FDA sets new record for generic drug approvals

FDA set a new record for generic approvals in fiscal year (FY) 2018, according to data the agency released this month.

The data show FDA approved 781 generic drugs in FY 2018, breaking the agency's previous record of 763 generic drug approvals in FY 2017.

Of the generic drugs FDA approved in FY 2018, 137 were the first generics approved to compete with their brand name counterparts—compared with 54 first-time generic approvals in FY 2017. FDA said 12% of the generic drugs approved in FY 2018 were complex products, such as Teva Pharmaceuticals' generic version of Mylan's EpiPen and EpiPen Jr.

The data also show FDA tentatively approved 190 generic drugs in FY 2018, compared with 174 generic drugs in FY 2017. According to BioPharama Dive, FDA issues tentative approvals for generic drugs before patents for their branded counterparts expire.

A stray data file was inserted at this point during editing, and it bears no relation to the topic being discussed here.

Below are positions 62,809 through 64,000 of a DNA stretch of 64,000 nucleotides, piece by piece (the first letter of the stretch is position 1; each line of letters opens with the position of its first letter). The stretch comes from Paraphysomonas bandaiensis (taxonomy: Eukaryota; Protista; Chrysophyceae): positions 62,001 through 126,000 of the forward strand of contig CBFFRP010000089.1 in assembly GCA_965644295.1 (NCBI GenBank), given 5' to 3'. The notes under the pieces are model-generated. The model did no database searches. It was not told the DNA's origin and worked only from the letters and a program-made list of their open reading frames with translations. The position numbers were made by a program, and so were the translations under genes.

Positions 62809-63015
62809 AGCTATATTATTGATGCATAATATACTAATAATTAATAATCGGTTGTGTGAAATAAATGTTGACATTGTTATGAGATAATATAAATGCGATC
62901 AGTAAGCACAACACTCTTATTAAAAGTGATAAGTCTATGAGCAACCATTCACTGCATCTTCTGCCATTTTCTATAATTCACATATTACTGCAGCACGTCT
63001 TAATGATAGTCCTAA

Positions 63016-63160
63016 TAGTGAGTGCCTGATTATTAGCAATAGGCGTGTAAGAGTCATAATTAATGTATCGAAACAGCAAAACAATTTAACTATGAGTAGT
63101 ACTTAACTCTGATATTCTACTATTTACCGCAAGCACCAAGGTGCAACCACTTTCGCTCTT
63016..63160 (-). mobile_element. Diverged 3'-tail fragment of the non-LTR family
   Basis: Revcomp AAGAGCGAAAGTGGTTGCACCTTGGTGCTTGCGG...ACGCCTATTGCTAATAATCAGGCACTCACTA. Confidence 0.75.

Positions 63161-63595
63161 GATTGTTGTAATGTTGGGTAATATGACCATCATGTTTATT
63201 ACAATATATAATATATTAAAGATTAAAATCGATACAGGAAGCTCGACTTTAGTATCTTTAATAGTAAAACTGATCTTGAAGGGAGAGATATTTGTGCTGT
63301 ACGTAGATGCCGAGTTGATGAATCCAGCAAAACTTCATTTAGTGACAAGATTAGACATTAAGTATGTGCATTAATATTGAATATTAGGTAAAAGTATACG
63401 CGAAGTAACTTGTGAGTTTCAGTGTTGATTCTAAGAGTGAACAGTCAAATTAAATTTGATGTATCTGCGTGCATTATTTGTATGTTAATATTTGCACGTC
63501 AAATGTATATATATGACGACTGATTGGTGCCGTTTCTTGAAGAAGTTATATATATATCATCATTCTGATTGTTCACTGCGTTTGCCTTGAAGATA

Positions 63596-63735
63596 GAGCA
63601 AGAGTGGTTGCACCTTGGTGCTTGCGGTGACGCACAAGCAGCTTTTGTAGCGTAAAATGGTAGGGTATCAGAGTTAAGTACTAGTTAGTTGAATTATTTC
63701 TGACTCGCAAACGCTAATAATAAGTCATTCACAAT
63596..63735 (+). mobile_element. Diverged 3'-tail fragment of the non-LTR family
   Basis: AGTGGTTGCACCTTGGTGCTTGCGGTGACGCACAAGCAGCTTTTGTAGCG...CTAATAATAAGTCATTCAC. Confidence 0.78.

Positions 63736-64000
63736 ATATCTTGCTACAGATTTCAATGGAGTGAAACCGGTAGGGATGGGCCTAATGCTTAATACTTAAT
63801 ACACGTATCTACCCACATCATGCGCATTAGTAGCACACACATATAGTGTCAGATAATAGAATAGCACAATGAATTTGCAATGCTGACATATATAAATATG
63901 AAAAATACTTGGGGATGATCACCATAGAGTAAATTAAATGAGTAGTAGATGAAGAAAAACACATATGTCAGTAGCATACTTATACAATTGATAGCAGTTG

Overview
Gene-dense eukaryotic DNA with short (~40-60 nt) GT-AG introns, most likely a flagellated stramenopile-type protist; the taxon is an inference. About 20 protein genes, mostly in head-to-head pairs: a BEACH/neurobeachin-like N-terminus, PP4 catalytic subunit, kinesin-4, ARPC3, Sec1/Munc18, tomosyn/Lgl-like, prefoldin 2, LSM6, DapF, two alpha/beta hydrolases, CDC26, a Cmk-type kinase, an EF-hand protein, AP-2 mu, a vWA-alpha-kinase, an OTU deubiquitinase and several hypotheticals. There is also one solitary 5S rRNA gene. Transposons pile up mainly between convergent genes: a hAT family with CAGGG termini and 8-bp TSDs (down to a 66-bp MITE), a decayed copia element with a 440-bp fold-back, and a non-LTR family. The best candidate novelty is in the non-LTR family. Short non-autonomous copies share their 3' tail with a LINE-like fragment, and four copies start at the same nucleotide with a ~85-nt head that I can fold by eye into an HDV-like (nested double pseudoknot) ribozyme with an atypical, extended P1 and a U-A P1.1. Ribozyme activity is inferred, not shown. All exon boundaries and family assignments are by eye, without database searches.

Comments

FDA's approval of 137 first generic competitors is not likely to have a significant effect on drug prices, because drug prices typically come down once there is more than one generic competitor on the market, Axios' "Vitals" reports.

FDA Commissioner Scott Gottlieb said, "We'll continue taking additional steps to help ensure patients have access to the drugs they need by making generic drug approval more efficient and predictable." He added, "We also will continue our focus on helping to bring more generic versions of complex drugs … to the market. In too many cases, there is no generic competition for these costly branded drugs even after they have lost their exclusivity protections."

Gottlieb last week said FDA currently is seeking to harmonize U.S. and European regulations for generic drug approvals to allow drugmakers to bring products to both markets without having to meet different standards (Elvidge, BioPharma Dive, 10/12; Baker, "Vitals," Axios, 10/23; King, Washington Examiner, 10/11).

Learn 5 ways to control the flow of drug expenditures

Prescription drug expenditures are the fastest growing component of health care spending. And while reducing unwarranted prescribing variation is the single biggest improvement opportunity, there are several other near-term chances to reduce spending and grow revenues.

Download Now


Next in the Daily Briefing

FDA approved a flu drug that can cut symptoms by 33 hours—but there's a catch

Read now